for people ages 50 years and up (full criteria)
Healthy Volunteers
healthy people welcome
study started
estimated completion
Principal Investigator
by Maile Young Karris (ucsd)
Headshot of Maile Young Karris
Maile Young Karris



Chronic pain impacts a large proportion of aging people living with HIV (aPLWH) and involves factors directly related to HIV (neurotoxicity) and psychosocial co-morbidities common in aPLWH (i.e. social isolation and loneliness). The investigators hypothesize that novel interventions that acknowledge these psychosocial co-morbidities may improve the efficacy of chronic pain management and minimize the use of potentially dangerous medications. This grant proposes to adapt and pilot a pain psychotherapy approach using group acceptance and commitment therapy (ACT) in aPLWH with chronic pain.

Official Title

Acceptance and Commitment Therapy to Address the Psychosocial Co-Morbidities of Chronic Pain in Aging People Living With HIV


Chronic pain affects a very high proportion of aging people living with HIV (aPLWH) and is thought to be related to both direct toxicity of HIV and antiretroviral therapy (ART) and by psychosocial factors that negatively affect pain (i.e. loneliness, HIV stigma). PLWH are also at increased risk for prescription opiate misuse. However as PLWH age, non-opiate medications used for pain can contribute to other negative outcomes such as falls, altered mental status and gastrointestinal bleeding. Thus there is a critical need for the development of novel interventions in the management of chronic pain in aPLWH that consider the psychological co-morbidities of aging with HIV and that can minimize the need for prescription medications. Acceptance and commitment therapy (ACT) has previously been evaluated in older persons with chronic pain and has demonstrated higher levels of satisfaction and efficacy when compared to cognitive behavioral therapy (CBT). ACT has never been evaluated in aPLWH for chronic pain, but has theoretical advantages over CBT for this population. Specifically several negatively modifying factors of CBT efficacy such as cognitive deficits are common in aPLWH. The overarching objective of this study is to determine the acceptability and feasibility of an ACT intervention for the management of chronic pain adapted to aPLWH. To accomplish this objective the investigators will 1) train lay personnel to perform ACT to determine feasibility of this approach for future implementation, 2) conduct uncontrolled group ACT in aPLWH to generate participant feedback and questionnaire data to inform ACT adaption with the assistance of a steering commitee, and 3) conduct a pilot randomized controlled trial (RCT) evaluating the acceptability of adapted ACT compared to pain education. At completion of this grant the investigators expect to have successfully trained lay personnel to perform group ACT, adapted ACT from quantitative and qualitative data collected from an uncontrolled study of group ACT, and determined whether ACT is acceptable and feasible as an intervention in aPLWH. These expected outcomes may benefit other aging populations with chronic pain that are enriched for psychosocial co-morbidities such as persons who inject drugs, the socioeconomically disadvantaged, and racial or gender minorities. This proposal is aligned with the Office of AIDS Research High Priorities to better understand "HIV-associated comorbidities" which includes pain and to "Reduce Health Disparities in treatment outcomes of those living with HIV/AIDS" and with the National Pain Strategy to "expand investment ... in the development of safe and effective pain treatments."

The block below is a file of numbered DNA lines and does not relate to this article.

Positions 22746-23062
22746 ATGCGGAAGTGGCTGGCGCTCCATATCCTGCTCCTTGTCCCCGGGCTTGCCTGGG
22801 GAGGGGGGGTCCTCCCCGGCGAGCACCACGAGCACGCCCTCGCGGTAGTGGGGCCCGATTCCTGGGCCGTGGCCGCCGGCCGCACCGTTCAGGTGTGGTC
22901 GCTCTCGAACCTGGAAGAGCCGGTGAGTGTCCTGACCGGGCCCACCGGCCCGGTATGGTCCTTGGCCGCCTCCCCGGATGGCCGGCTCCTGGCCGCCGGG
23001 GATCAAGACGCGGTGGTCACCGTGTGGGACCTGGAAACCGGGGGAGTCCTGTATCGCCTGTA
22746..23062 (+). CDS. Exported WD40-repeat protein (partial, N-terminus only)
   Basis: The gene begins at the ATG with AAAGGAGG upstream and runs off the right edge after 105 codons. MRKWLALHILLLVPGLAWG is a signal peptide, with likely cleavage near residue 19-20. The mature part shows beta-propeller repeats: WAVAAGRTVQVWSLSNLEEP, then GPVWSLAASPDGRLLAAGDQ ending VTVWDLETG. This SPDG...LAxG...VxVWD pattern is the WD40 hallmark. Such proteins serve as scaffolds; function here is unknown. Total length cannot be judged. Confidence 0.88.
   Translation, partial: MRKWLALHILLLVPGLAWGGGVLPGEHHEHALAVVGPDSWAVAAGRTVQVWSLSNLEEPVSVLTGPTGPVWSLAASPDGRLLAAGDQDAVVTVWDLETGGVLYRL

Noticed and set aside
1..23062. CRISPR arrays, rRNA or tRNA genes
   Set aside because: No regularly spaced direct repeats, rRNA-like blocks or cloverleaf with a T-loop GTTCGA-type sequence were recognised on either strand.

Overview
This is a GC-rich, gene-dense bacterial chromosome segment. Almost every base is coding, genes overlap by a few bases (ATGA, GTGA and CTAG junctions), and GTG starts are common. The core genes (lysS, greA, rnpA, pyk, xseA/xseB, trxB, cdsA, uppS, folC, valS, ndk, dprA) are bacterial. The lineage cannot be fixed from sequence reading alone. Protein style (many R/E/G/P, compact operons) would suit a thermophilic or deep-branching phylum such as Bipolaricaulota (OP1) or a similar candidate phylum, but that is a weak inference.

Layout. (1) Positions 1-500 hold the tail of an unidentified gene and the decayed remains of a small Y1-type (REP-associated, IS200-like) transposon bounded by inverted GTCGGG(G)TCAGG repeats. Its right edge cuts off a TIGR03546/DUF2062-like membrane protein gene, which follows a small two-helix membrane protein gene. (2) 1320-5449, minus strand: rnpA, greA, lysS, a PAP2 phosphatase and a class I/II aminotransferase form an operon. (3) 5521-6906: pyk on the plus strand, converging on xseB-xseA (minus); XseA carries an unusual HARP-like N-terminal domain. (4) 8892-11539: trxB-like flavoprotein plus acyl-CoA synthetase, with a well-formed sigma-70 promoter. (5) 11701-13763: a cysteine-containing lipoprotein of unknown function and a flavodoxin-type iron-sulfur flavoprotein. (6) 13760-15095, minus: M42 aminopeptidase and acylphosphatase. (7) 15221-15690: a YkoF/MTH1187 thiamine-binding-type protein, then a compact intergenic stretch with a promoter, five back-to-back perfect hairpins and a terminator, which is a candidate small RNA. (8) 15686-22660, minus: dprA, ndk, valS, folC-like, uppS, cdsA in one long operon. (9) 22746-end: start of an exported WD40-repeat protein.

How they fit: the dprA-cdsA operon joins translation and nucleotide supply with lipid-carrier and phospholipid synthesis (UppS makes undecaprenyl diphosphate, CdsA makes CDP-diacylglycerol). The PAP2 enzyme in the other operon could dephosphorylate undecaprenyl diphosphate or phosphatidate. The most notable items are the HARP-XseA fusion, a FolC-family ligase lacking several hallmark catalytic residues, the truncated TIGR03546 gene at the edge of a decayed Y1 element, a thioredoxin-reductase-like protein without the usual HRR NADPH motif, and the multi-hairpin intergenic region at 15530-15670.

HIV/AIDS, Chronic Pain, HIV, Acceptance and Commitment Therapy, Behavioral Intervention, Older Adults, Acceptance and Commitment Therapy (ACT), Chronic Pain Education


You can join if…

Open to people ages 50 years and up

  • HIV seropositive
  • Diagnosis of chronic non cancer pain
  • English speaking
  • Deemed appropriate for study by primary care provider
  • Consents to participation

You CAN'T join if...

  • Cancer associated pain
  • Unwillingness to participate in audio recorded sessions
  • Enrollment in hospice
  • Moderate to severe neurocognitive deficits (MOCA < 16)
  • Currently undergoing other psychotherapy for chronic pain


  • AntiViral Research Center accepting new patients
    San Diego California 92103-8208 United States

Lead Scientist at University of California Health

  • Maile Young Karris (ucsd)
    I am a board certified internal medicine and infectious diseases physician who has been caring for persons living with HIV since 2004. I care for a variety of persons living with HIV but have a special interest in the successful aging of persons living with HIV.


accepting new patients
Start Date
Completion Date
University of California, San Diego
Study Type
Expecting 50 study participants
Last Updated